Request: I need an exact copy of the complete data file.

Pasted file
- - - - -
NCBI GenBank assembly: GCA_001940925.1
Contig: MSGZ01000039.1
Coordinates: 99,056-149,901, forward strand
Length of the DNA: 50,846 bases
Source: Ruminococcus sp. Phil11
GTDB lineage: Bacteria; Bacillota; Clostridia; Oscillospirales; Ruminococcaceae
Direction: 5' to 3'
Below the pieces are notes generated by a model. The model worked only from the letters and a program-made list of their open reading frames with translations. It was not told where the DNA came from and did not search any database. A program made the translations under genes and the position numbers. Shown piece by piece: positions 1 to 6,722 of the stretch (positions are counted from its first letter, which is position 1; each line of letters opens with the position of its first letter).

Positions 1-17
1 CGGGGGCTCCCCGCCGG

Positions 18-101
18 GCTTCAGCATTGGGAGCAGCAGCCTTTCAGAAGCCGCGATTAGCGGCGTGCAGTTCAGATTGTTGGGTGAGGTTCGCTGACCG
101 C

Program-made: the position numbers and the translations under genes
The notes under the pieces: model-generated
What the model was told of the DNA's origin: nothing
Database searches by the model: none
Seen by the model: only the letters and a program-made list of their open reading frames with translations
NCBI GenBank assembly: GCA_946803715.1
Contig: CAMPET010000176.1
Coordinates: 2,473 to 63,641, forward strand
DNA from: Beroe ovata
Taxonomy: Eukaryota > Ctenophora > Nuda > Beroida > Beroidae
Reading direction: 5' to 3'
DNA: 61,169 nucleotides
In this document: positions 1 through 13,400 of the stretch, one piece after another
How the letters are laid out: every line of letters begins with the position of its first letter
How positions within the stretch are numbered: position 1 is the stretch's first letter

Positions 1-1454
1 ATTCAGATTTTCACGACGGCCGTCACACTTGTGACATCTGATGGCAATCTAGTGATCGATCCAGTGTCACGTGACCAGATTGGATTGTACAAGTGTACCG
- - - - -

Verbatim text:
NCBI GenBank assembly: GCA_001940925.1
Contig: MSGZ01000039.1
Coordinates: 99,056-149,901, forward strand
Length of the DNA: 50,846 bases
Source: Ruminococcus sp. Phil11
GTDB lineage: Bacteria; Bacillota; Clostridia; Oscillospirales; Ruminococcaceae
Direction: 5' to 3'
Below the pieces are notes generated by a model. The model worked only from the letters and a program-made list of their open reading frames with translations. It was not told where the DNA came from and did not search any database. A program made the translations under genes and the position numbers. Shown piece by piece: positions 1 to 6,722 of the stretch (positions are counted from its first letter, which is position 1; each line of letters opens with the position of its first letter).

Positions 1-17
1 CGGGGGCTCCCCGCCGG

Positions 18-101
18 GCTTCAGCATTGGGAGCAGCAGCCTTTCAGAAGCCGCGATTAGCGGCGTGCAGTTCAGATTGTTGGGTGAGGTTCGCTGACCG
101 C

Program-made: the position numbers and the translations under genes
The notes under the pieces: model-generated
What the model was told of the DNA's origin: nothing
Database searches by the model: none
Seen by the model: only the letters and a program-made list of their open reading frames with translations
NCBI GenBank assembly: GCA_946803715.1
Contig: CAMPET010000176.1
Coordinates: 2,473 to 63,641, forward strand
DNA from: Beroe ovata
Taxonomy: Eukaryota > Ctenophora > Nuda > Beroida > Beroidae
Reading direction: 5' to 3'
DNA: 61,169 nucleotides
In this document: positions 1 through 13,400 of the stretch, one piece after another
How the letters are laid out: every line of letters begins with the position of its first letter
How positions within the stretch are numbered: position 1 is the stretch's first letter

Positions 1-1454
1 ATTCAGATTTTCACGACGGCCGTCACACTTGTGACATCTGATGGCAATCTAGTGATCGATCCAGTGTCACGTGACCAGATTGGATTGTACAAGTGTACCG